WASHINGTON — Although there may not be much support in Congress for Internet gambling, Rep. Barney Frank says resistance is growing against a ban passed late last year.
“I think a lot of members of Congress voted for that (ban) without having given it a lot of attention,” Frank said Wednesday. “And I think that there is growing opposition to it,” he said. “I think that this may be a case where, after the fact of having voted for it, people don’t like it and they reconsider.”
Frank, the new chairman of the House Financial Services Committee, said he plans to introduce a bill “probably next week, maybe the week after” against the Internet gambling ban.
Democrat Shelley Berkley and Republican Jon Porter, both of Nevada, also are planning to unveil legislation within the next two weeks that would call for a study of Internet gambling by the National Academy of Sciences.
After considering an 18-month study, the Nevadans are expected to propose a one-year study instead.
The Poker Players Alliance, represented by former Sen. Alfonse D’Amato, R-N.Y., also may seek legislation that would exempt online poker from the ban.
Frank said he may support the Nevadans’ bill, but “I want to go beyond the study.”
Although he said it would be “premature” to discuss details of his bill, Frank explained why he has described the Internet gambling ban as one of the “stupidest” ever passed.
“Because I like to tell the truth,” he said. “It has no valid public purpose in my judgment. It intrudes in people’s private lives.
“One argument for it … was this activity adds nothing to the GDP (gross domestic product). That’s a chilling principle; that if something doesn’t add to the gross domestic product we can ban it. That’s a kind of … corporatism that is very troubling to me.”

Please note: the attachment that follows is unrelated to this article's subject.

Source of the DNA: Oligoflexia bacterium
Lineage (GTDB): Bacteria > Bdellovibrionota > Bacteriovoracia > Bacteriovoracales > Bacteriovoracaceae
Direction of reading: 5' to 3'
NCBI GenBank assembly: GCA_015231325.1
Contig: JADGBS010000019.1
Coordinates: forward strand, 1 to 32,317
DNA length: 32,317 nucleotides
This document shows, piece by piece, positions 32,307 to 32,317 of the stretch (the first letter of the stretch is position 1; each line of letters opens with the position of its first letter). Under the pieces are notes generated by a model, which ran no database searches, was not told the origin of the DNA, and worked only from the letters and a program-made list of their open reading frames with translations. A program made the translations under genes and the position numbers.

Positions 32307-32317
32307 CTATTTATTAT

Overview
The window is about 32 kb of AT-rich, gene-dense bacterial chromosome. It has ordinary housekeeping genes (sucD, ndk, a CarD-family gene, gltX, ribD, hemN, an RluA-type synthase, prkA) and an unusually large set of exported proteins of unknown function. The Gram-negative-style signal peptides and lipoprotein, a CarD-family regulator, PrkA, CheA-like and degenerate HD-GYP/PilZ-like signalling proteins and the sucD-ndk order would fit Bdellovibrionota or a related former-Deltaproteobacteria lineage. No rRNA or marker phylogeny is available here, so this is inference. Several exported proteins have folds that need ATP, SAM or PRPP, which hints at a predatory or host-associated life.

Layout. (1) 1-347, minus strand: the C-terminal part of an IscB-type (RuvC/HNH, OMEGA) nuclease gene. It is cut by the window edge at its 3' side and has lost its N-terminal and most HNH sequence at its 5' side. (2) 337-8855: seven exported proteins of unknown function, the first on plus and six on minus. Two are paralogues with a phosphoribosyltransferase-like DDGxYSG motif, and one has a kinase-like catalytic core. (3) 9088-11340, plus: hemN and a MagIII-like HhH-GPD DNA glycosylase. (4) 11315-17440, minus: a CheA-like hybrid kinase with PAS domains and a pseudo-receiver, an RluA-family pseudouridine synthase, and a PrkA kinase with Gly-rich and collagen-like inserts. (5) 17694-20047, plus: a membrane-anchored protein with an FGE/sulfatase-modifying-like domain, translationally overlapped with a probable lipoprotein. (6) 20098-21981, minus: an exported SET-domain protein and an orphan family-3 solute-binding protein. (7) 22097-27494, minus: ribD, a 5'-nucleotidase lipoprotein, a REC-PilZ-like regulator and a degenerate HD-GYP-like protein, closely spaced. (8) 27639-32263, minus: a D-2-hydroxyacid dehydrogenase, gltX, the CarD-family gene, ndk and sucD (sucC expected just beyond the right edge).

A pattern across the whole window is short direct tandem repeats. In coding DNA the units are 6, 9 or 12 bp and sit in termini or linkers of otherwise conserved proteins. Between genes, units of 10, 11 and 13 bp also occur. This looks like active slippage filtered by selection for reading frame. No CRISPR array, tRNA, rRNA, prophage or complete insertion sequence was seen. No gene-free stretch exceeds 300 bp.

The ban prohibits the use of credit cards or other bank instruments to pay for sports bets and gambling online. Before the ban, Internet gambling had become a $12 billion industry with more than 2,300 Web sites.
Congress passed the ban after it was attached to a port security bill by then-Senate Majority Leader Bill Frist, R-Tenn. The vote was 409-2, and previous roll call votes in the House and Senate have shown overwhelming support for an Internet gambling ban.
Frank acknowledged Congress may not be ready to change the ban dramatically.
“But I know (lawmakers) are hearing from people who don’t like it now. So I’d say the situation is very fluid,” Frank said.
Throughout his career, Frank has been a persistent and often lonely voice against efforts to regulate gambling.
“In a number of areas, I am a libertarian,” Frank said. “I think that John Stuart Mill’s ‘On Liberty’ is a great statement, and I was just rereading it. I believe that people should be allowed to read and gamble and ride motorcycles and do a lot of things that other people might not want to let them do.”